By: Richard Hanus
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The New, Sharper Teeth of Existing Public Charge Provisions
Published August 31, 2019
Concerns about new immigrants becoming a “public charge” and dependent on U.S. government resources, have pretty much always been a part of our immigration related legal landscape. Form I-864 Affidavit of Support – a document required for the final stages of nearly all family based immigration filings – is the most well known representation of this concern. Typically U.S. based petitioning family members are required to personally guarantee that their incoming immigrant family member will not become dependent on government aid. Notwithstanding the extent to which immigrants becoming burdens on U.S. society is an actual problem, the Trump administration has recently taken bold steps to ratchet up existing public charge provisions and aggressively expand on existing hurdles intending immigrants must overcome to be issued green cards.
This past Monday, U.S. Department of Homeland Security issued an 837-page final rule detailing in great length these amped up “public charge” obstacles and bases of ineligibility for U.S. residence.
In the past, the use of non-cash benefits by a foreign national, such as Supplemental Nutrition Assistance Program or Medicaid were not considered in the context of the public charge equation. Pursuant to the new rule, set to take effect on October 15, 2019, a new definition of public charge will be applied, and will include recipients of both cash assistance and non-cash benefits.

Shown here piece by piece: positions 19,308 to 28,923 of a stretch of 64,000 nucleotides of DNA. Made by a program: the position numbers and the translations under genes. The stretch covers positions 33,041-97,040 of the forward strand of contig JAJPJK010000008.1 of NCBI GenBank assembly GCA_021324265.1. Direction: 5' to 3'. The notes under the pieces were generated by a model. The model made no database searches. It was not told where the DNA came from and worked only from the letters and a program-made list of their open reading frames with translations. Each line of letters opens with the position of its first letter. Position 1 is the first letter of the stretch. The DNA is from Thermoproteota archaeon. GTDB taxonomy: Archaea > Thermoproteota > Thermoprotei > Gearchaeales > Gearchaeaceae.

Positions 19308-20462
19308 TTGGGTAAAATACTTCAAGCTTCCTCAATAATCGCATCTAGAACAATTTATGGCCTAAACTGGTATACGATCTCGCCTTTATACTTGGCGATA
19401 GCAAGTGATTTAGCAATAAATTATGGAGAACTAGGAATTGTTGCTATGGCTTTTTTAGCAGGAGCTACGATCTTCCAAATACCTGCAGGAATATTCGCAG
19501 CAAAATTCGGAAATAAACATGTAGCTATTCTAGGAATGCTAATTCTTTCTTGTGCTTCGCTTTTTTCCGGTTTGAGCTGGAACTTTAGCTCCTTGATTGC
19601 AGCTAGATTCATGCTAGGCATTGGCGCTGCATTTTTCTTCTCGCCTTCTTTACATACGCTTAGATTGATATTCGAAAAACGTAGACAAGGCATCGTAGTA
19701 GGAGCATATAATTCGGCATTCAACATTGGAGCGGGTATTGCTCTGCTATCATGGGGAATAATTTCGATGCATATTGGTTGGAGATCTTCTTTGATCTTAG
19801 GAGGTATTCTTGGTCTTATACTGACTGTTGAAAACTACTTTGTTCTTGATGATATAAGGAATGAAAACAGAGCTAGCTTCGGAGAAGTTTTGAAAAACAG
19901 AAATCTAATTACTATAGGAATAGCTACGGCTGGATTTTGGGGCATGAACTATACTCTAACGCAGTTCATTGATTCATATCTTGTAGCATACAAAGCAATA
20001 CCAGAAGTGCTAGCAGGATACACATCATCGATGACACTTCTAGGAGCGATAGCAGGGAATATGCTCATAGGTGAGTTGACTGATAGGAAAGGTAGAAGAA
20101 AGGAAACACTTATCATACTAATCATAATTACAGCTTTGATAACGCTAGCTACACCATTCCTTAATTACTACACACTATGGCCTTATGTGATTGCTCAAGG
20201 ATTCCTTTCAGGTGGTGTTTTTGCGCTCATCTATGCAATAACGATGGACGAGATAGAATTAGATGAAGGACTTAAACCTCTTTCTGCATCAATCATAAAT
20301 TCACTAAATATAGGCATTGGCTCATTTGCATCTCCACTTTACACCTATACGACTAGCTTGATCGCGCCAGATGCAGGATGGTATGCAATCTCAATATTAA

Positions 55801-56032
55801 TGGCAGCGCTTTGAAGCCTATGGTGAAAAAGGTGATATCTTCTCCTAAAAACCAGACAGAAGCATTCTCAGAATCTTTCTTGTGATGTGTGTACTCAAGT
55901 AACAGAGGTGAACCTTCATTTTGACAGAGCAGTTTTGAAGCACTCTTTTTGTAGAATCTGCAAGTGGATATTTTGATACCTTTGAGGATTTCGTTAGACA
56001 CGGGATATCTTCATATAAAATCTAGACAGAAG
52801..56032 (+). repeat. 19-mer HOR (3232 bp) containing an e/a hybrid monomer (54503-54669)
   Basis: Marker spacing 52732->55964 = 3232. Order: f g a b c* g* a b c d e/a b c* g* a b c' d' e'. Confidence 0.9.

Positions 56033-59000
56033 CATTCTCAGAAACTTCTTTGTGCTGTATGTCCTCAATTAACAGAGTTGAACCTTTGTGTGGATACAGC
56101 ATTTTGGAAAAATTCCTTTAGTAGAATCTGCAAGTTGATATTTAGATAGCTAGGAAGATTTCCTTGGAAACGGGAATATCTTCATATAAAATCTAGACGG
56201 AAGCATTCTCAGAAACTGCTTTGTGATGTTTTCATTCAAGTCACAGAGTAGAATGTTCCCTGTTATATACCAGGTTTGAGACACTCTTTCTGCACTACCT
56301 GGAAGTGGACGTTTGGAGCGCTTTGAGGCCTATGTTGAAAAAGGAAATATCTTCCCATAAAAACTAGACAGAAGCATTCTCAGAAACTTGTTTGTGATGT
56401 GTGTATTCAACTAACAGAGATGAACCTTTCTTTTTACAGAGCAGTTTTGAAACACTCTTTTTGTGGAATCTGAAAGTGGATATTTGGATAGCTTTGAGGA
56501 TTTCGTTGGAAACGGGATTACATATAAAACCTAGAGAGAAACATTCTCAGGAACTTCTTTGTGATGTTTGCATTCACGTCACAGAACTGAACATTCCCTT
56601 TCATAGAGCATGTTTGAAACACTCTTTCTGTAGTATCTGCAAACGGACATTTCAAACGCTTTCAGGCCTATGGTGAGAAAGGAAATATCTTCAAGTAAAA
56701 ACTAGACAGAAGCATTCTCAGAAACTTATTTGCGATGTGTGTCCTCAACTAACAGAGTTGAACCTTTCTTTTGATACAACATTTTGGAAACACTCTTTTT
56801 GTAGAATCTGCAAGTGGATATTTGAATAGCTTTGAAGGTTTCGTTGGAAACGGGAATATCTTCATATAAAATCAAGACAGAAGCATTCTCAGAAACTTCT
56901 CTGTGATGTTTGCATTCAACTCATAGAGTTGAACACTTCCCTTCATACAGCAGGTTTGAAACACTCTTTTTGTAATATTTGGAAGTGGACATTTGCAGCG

According to the Trump administration, the new rule will lead to a savings in the billions of dollars since those who qualify for public benefits will either decide not to avail of them or terminate their current benefit to avoid being deemed a public charge. The administration also claims the new rule will act to deter immigrants from being attracted to the U.S. because of decreased public benefits options.
Within days of the new rules release, at least 4 lawsuits were filed by individual states seeking to halt the implementation of the rule. According to the lawsuits, the new rule represents a departure from the long-held principle that an immigrant must be primarily dependent on public benefits, rather than simply avail of them, to be deemed “likely to become a public charge”. It is also alleged that this new rule violates the constitutional principle of equal protection under the laws, violates the Administrative Procedure Act and interferes with states’ rights to protect their residents and with a disproportionate impact of nonwhite immigrants and rooted in “race- and national origin-based animus.” Others are charging that the motivation behind the unveiling of this program is simply politics and playing to an audience who enjoys seeing this type of policy implemented and regardless of necessity or existence of a problem.
Developments in the implementation of this program and how intending immigrants are being affected will continue to be covered here.
PUBLISHED August 31, 2019– “IMMIGRATION LAW FORUM” Copyright © 2019, By Law Offices of Richard Hanus, Chicago, Illinois